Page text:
Turkish-backed forces seize Afrin in northern Syria | News | DW | 18.03.2018
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Turkish-backed forces seize Afrin in northern Syria

Turkish forces and Free Syrian Army fighters reportedly met little resistance upon entering Afrin. A local official has warned that Kurdish forces would start waging guerrilla warfare in the surrounding region.

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Turkish-led forces take control of Syria's Afrin

The Turkish army and Syrian rebels backed by Ankara took control of the Syrian town of Afrin on Sunday, marking a major setback for Kurdish forces in the area.

"Units of the Free Syrian Army (FSA), which are backed by Turkish armed forces, took control of the center of Afrin this morning," Turkish President Recep Tayyip Erdogan said.

Read more: With Turkey's offensive in Afrin, Erdogan is seeking to kill two birds with one stone

Images showed Turkish tanks and FSA fighters in the city center, with troops also lifting the Turkish flag on one of the buildings.

FSA troops began pillaging goods shortly after taking control of the town and some fighters tore down the statue of a Kurdish hero, according to the AFP news agency.

Read more: Turkish army surrounds Syrian city of Afrin

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Journalist Wladimir van Wilgenburg reporting from Iraq's Kurdistan region on the situation in Afrin

Kurdish retreat

An FSA spokesman said rebel forces had entered Afrin before dawn on Sunday and met no resistance.

He added that Kurdish fighters had retreated to positions near to the city of Aleppo, which is controlled by the Syrian government, or east of the Euphrates river, which is controlled by Syrian Kurds.

An official in Afrin said Kurdish forces would start engaging in guerrilla warfare against Turkish and FSA soldiers in the city and surrounding region.

"Our forces all over Afrin will become a constant nightmare for them," said Othman Sheikh Issa, co-chair of the Afrin executive council.

Turkish soldier in Afrin hoisting flag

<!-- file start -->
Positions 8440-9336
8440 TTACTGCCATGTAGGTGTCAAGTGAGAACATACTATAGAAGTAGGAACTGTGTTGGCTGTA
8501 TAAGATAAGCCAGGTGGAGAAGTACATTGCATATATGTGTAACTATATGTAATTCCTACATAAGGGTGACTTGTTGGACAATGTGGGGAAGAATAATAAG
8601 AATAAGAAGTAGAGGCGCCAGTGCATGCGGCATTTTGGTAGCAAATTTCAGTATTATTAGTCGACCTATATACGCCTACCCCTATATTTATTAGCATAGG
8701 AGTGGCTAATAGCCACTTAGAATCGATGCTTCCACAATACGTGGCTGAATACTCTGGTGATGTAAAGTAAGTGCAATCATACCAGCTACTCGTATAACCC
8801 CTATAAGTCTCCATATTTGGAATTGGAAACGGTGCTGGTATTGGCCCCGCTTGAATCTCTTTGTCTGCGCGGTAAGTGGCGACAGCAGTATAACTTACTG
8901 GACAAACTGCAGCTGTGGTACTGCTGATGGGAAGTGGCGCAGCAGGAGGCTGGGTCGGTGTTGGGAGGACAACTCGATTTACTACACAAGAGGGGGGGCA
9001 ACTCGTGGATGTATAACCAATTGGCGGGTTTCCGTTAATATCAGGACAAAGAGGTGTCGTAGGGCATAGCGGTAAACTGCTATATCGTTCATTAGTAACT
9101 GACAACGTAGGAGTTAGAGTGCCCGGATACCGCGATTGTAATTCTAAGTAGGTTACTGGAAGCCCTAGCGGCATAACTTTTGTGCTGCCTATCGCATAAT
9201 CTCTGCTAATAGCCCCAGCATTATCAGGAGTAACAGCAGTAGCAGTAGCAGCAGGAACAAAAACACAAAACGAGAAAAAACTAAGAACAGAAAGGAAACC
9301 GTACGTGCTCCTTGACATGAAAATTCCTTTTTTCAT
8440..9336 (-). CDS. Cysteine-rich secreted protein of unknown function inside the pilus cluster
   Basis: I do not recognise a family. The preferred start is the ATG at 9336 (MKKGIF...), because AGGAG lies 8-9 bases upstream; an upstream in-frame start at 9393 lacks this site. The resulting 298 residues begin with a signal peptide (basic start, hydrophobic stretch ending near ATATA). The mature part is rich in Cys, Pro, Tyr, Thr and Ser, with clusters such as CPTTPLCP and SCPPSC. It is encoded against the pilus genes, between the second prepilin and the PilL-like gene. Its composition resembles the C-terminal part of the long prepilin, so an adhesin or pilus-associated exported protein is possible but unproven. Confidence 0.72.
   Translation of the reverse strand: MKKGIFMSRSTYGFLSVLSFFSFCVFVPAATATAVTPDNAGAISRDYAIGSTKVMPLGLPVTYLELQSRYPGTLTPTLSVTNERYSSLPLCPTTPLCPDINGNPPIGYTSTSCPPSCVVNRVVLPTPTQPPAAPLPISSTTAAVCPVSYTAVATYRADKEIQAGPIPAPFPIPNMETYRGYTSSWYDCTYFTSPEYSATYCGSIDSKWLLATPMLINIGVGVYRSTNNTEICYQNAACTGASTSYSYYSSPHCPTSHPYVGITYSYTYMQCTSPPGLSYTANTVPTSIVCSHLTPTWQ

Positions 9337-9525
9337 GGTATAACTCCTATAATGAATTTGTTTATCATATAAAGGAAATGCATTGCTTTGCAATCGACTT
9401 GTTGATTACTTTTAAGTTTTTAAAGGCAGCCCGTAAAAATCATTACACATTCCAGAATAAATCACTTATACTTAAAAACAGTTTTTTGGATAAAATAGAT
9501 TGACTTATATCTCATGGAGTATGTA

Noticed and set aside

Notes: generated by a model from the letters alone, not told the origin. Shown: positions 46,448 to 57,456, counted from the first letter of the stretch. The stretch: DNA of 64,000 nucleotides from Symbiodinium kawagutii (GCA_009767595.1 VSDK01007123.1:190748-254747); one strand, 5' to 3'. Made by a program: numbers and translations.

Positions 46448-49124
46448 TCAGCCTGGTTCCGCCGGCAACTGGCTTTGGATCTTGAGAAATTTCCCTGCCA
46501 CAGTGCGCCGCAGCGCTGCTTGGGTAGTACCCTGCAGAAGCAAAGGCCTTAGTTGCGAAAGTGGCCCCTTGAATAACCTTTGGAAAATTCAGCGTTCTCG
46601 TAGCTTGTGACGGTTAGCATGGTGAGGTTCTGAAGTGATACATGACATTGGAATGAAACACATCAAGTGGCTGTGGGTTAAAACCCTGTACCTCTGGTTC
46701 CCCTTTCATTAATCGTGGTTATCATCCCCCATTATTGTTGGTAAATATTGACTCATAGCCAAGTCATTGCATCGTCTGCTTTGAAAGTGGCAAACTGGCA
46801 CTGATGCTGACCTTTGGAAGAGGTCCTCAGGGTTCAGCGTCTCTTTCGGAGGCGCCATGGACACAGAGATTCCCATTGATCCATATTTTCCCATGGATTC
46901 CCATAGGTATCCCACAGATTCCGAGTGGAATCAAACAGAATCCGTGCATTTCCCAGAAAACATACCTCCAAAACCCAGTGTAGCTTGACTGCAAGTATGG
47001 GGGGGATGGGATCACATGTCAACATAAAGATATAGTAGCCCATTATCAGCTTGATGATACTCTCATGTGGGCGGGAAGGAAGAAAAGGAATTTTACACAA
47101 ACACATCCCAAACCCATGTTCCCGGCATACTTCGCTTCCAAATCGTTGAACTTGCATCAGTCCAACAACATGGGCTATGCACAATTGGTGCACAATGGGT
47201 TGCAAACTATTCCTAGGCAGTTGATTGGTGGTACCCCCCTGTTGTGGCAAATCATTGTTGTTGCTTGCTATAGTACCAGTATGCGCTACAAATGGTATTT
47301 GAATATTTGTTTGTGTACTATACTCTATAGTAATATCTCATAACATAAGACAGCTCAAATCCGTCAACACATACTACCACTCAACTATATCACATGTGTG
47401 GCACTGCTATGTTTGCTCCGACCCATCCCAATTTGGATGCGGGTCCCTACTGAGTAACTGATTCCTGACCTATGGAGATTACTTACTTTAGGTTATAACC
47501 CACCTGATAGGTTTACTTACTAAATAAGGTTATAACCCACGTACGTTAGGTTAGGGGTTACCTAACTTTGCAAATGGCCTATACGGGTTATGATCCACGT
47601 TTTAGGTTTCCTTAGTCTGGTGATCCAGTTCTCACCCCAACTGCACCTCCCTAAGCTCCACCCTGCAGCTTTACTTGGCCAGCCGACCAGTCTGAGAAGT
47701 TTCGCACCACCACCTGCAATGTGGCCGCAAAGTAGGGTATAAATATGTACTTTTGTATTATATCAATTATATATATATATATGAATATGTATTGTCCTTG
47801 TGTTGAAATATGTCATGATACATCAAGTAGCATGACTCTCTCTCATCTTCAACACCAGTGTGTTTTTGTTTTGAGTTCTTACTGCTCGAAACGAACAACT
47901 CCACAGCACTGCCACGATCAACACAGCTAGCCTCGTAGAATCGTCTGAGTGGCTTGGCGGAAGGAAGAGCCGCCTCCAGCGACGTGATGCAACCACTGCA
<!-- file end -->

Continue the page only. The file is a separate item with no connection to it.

A Turkish soldier hoisted Turkey's flag over a building in central Afrin

Bloody campaign

More than 1,500 Kurdish fighters have been killed since Turkey began its offensive on January 20, according to the UK-based Syrian Observatory for Human Rights.

Ankara launched the operation with its Syrian rebel allies to uproot "terrorist" elements from its southern border, targeting the Kurdish People's Protection Units (YPG) and its allies.

Turkey claims that the YPG, which forms an integral part of the US-led fight against the "Islamic State" (IS) militant group, is an extension of the Kurdistan Workers' Party (PKK). The PKK is a terrorist-designated group that has carried out a decades-long insurgency against the Turkish state.

Read more: 'The Kurds put their trust in the US and the West'

'Face-to-face against slaughter'

Turkey's military offensive has sparked tensions in the Kurdish community in Europe, with thousands taking to the streets to protest the bloody campaign. Kurdish political leaders have warned of a campaign of ethnic cleansing in the northern Syrian enclave.

"Kurds are face-to-face against slaughter in multiple geographies," Pervin Buldan, co-chair of the Peoples' Democratic Party (HPD), told more than 10,000 protesters in Hanover on Saturday. The HDP is the third-largest party in the Turkish parliament.

Read more: Kurds in Germany march against Turkey's 'massacres' in Afrin

Over the past week, more than 150,000 people living in the area have fled fighting between Turkey-backed rebels and Kurdish fighters. The YPG has held Afrin since 2012, when Syrian government forces withdrew from the area.

Protesters in Athens

Kurds and leftist allies march in cities across Europe, including Hanover and Athens

amp,ls/se (AP, AFP, Reuters)

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